On May 8, 2020, the Centers for Medicare & Medicaid Services (CMS) published an interim final rule with comment period (the “Interim Rule”) in the Federal Register, setting forth additional regulatory waivers and other changes to healthcare regulations and policies in response to the COVID-19 public health emergency (PHE). At a high level, the Interim Rule encompasses topics including expansion of telehealth, support for and expansion of COVID-19 testing, allowing certain licensed professionals to practice at the top of their licenses, Medicare payments for teaching hospitals, changes to the Medicare Shared Savings Program regarding financial methodologies, and application and risk assumption deadlines for accountable care organizations, among other changes. CMS has also updated provider-specific fact sheets on recent waivers and flexibilities, available here. Below are highlights from the Interim Rule.  Providers are encouraged to read all applicable sections of the Interim Rule in their entirety here. Comments may be submitted to CMS within 60 days of the date of publication in the Federal Register.
Continue Reading CMS Interim Rule Makes Sweeping Changes in Response to COVID-19 Public Health Emergency

The Massachusetts Board of Registration in Medicine (BORM) recently approved significant changes to regulations governing the licensure and practice of medicine. The new regulations became effective on August 9, 2019. Physicians and health care organizations in Massachusetts would be well-advised to review the updated regulations closely – among the new provisions are regulations that potentially will affect current practices regarding the delegation of services to non-licensed individuals, procedures for obtaining informed consent, and other aspects of medical practice.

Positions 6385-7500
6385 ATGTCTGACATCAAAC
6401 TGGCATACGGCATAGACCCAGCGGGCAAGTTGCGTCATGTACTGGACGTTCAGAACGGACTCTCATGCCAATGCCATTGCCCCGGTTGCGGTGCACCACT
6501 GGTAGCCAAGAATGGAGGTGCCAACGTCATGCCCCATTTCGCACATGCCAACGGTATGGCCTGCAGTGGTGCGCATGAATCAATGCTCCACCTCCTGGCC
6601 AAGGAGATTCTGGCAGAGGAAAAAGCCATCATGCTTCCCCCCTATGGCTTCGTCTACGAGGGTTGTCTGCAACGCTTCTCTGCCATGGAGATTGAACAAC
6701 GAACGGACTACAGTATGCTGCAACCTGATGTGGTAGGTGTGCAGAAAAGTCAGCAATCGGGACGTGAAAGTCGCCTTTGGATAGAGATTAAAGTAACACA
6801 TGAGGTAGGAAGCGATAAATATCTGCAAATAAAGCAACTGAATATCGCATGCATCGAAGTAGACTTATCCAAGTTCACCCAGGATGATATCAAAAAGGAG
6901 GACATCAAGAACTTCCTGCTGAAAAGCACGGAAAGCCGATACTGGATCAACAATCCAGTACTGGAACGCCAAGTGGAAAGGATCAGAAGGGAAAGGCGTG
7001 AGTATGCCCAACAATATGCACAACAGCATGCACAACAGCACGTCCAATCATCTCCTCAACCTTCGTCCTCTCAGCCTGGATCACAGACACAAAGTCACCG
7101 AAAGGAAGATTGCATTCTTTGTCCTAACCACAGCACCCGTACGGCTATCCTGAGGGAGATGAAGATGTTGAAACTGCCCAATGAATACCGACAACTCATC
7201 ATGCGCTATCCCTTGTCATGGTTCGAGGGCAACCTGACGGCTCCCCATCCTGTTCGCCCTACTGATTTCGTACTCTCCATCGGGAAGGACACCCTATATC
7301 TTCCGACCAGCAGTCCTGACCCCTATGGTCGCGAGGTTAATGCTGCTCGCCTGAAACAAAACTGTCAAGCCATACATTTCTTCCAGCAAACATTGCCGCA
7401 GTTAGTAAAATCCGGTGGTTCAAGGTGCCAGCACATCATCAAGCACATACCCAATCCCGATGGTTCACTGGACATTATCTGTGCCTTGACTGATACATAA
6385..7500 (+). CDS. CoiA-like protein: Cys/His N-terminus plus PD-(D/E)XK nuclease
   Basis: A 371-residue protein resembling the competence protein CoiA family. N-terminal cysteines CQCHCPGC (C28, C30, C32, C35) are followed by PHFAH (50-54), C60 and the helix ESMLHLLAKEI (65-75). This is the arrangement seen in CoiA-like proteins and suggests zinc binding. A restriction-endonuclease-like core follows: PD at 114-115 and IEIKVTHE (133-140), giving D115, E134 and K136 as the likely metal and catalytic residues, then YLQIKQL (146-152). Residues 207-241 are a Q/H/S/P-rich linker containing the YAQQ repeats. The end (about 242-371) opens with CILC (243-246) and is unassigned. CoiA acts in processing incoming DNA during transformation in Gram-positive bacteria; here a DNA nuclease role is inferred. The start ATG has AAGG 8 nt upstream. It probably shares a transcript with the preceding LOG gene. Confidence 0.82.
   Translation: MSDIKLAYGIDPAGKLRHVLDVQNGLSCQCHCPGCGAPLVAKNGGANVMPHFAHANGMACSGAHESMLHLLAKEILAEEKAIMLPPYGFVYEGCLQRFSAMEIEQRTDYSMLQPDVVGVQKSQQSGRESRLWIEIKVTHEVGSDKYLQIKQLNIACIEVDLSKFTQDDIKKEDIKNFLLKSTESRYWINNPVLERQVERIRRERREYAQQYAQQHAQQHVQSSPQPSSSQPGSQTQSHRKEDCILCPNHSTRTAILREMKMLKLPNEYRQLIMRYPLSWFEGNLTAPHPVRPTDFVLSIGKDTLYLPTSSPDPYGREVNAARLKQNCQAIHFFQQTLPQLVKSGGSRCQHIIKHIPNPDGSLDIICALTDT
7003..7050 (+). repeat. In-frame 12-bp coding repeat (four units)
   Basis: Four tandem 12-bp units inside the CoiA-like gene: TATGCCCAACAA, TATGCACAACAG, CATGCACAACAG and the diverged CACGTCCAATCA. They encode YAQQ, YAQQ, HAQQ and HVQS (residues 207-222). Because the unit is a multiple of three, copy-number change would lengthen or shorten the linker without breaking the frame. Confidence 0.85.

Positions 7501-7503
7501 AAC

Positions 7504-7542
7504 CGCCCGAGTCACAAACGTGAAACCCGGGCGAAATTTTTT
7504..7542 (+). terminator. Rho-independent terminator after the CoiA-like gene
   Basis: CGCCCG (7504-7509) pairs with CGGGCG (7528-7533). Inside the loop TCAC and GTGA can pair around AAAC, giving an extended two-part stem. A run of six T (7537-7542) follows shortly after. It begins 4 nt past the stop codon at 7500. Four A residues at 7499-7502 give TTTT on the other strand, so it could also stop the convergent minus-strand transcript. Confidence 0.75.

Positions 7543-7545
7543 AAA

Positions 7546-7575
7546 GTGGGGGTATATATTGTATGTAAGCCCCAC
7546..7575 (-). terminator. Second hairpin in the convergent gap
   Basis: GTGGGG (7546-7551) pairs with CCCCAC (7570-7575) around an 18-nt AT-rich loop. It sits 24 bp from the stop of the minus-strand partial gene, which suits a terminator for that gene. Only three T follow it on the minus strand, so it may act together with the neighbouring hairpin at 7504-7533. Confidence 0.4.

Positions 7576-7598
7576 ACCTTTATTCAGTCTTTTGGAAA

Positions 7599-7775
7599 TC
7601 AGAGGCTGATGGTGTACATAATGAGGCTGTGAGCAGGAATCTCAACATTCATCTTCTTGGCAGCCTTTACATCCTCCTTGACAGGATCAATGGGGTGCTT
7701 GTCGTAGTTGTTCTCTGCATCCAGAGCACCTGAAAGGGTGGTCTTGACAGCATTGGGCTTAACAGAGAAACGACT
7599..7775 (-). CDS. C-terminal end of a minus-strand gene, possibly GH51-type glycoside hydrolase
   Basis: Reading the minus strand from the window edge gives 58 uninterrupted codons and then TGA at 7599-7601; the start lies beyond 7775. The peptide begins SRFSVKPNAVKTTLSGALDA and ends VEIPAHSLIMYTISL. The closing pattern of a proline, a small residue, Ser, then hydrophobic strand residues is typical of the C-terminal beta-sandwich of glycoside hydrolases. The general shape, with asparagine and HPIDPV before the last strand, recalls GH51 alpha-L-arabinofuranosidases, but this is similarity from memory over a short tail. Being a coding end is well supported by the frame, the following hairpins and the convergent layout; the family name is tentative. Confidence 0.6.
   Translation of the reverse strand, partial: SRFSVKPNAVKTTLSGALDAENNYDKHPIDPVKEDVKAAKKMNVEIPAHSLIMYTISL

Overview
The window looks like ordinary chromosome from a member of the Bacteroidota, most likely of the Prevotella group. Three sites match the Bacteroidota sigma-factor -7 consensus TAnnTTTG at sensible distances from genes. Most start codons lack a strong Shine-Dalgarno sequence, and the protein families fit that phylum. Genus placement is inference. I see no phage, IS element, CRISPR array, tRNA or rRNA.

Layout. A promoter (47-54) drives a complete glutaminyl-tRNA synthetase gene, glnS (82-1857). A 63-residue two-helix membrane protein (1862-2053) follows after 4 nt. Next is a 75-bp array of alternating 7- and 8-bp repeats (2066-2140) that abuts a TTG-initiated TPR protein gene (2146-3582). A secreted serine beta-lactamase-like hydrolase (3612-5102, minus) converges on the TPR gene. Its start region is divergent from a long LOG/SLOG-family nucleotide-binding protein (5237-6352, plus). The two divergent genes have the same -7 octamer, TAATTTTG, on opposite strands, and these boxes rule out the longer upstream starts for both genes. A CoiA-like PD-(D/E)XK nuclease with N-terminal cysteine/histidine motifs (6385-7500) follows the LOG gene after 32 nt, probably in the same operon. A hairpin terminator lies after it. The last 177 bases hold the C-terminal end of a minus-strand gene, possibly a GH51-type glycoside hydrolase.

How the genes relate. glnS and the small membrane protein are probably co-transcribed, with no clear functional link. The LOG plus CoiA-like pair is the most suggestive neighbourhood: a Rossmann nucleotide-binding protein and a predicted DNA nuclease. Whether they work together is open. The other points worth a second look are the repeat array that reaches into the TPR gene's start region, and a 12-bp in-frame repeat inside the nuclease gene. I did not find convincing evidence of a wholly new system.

Continue Reading Massachusetts Board of Registration in Medicine Makes Significant Changes to Regulations Governing Licensure and Practice of Medicine

On July 9, 2019, Connecticut Governor Ned Lamont signed into law Public Act 19-144, “An Act Concerning A Collaborative Relationship Between Physician Assistants And Physicians” (19-144). This legislation revises the statutory definition of a “physician assistant” (PA) under Connecticut law to provide that a PA functions in a “collaborative” relationship with a physician

On July 15, 2019, Rhode Island Governor Gina Raimondo signed into law “An Act Relating To Businesses and Professions – Physician Assistants” (H5572/S0443), which significantly revises the supervision requirements and expands certain aspects of the scope of practice for physician assistants (PAs) in Rhode Island, effective immediately. Among other things, the Act removes the current supervision requirements for PAs, changes the nature of the relationship between PAs and physicians to a “collaborative” arrangement, and removes the requirement that hospitals and other health care practices have written PA supervision agreements on file for PAs.
Continue Reading Rhode Island Removes Supervision Requirements for PAs in Favor of Expanded “Collaboration” Standard for PA Practice

On October 1, 2018, a number of new laws affecting health care entities in Connecticut became effective. Below please find a brief description of some of the newly-effective provisions, as well as links to our analyses of the changes.
Continue Reading Laws Affecting Health Care Entities in Connecticut Take Effect October 1, 2018